LearnMaking SharedPreferences Easy with Kotlin

Ben Deitch
writes on September 21, 2016

Kotlin is all about letting us do more work with less code, and SharedPreferences are no exception. In this post we’re going to focus on making SharedPreferences as easy to use as possible, and by the end we’ll be able to use and modify our preferences from anywhere inside the app!

Since Kotlin is still a fairly new language, rather than jumping right to the conclusion, we’re going to start with a simple app where we can change the background color. Then we’ll add a preference for the background color, and start exploring the ways that Kotlin can help us write less code.

And here’s the app! It’s just a list of all the color constants from the Color class (e.g. Color.GREEN), and when a color is selected the background will update to that color.

Here’s the code to create the app:

(Don’t worry if the layout part doesn’t totally make sense; it’s in Anko and there will be a course on that shortly. ;))

class MainActivity : AppCompatActivity() {
  val colors = mapOf("Black" to Color.BLACK, "Blue" to Color.BLUE, "Cyan" to Color.CYAN,
      "Dark Gray" to Color.DKGRAY, "Gray" to Color.GRAY, "Green" to Color.GREEN,
      "Light Gray" to Color.LTGRAY, "Magenta" to Color.MAGENTA, "Red" to Color.RED,
      "Transparent" to Color.TRANSPARENT, "White" to  Color.WHITE, "Yellow" to Color.YELLOW)
  
override fun onCreate(savedInstanceState: Bundle?) {
    super.onCreate(savedInstanceState)
    val bgColor = Color.BLACK
 
    // using Anko for the layout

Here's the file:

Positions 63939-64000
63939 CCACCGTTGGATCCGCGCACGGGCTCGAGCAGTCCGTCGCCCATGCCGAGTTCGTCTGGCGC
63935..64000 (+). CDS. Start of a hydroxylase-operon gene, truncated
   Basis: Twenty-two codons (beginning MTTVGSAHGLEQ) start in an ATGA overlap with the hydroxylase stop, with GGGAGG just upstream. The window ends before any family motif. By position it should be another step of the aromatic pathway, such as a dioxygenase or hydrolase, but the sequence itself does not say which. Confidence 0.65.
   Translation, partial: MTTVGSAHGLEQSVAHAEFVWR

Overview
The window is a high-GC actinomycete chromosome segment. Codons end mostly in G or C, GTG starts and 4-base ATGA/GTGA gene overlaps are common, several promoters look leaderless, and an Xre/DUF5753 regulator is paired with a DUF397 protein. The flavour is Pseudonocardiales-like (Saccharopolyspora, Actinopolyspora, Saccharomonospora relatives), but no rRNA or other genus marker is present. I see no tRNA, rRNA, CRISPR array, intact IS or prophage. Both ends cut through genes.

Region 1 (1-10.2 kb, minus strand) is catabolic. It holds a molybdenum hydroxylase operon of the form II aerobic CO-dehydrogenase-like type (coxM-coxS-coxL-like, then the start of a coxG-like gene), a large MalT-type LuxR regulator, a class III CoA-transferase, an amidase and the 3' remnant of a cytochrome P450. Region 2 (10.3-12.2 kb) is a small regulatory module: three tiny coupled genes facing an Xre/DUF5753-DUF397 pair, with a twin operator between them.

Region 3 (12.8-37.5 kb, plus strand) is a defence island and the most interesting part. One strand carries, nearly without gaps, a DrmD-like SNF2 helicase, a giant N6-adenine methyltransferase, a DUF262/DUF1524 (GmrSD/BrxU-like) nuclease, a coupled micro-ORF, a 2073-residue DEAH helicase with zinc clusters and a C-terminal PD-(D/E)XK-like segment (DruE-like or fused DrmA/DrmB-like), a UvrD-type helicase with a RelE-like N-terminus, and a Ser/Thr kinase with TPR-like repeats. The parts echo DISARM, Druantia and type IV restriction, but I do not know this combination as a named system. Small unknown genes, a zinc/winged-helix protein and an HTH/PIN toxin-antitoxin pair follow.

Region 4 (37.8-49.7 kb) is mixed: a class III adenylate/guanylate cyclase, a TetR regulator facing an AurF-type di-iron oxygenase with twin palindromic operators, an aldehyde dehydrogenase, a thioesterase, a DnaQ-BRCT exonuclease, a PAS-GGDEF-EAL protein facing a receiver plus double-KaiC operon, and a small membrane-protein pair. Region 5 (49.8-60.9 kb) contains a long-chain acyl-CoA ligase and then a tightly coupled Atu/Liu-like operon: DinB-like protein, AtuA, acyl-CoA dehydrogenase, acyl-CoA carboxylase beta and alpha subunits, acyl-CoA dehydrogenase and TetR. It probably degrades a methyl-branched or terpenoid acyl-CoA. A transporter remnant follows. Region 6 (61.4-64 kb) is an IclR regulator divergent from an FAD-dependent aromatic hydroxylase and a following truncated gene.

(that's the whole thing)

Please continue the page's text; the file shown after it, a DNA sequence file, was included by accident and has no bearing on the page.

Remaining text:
verticalLayout {
      backgroundColor = bgColor
 
      radioGroup {
        colors.forEach {
          radioButton {
            val colorText = it.key
            val colorInt = it.value
            text = colorText
            textColor = Color.WHITE
            buttonTintList = ColorStateList.valueOf(Color.WHITE) // API 21+
            onClick { selectColor(this@verticalLayout, colorInt) }
          }
        }
      }
    }
  }
 
  private fun selectColor(view: View, color: Int) {
    view.backgroundColor = color
  }
}

At this point, we’ve got a very familiar problem. Since we aren’t persisting anything about the background color, if we rotate the app, the color will always go back to black. So let’s introduce a SharedPreferences object to help us remember the background color.

To create a SharedPreferences object we’re going to use the ‘getSharedPreferences’ method from the Context class. It takes in a String for the name of the preferences file and an int which in almost every case is Context.MODE_PRIVATE (aka 0).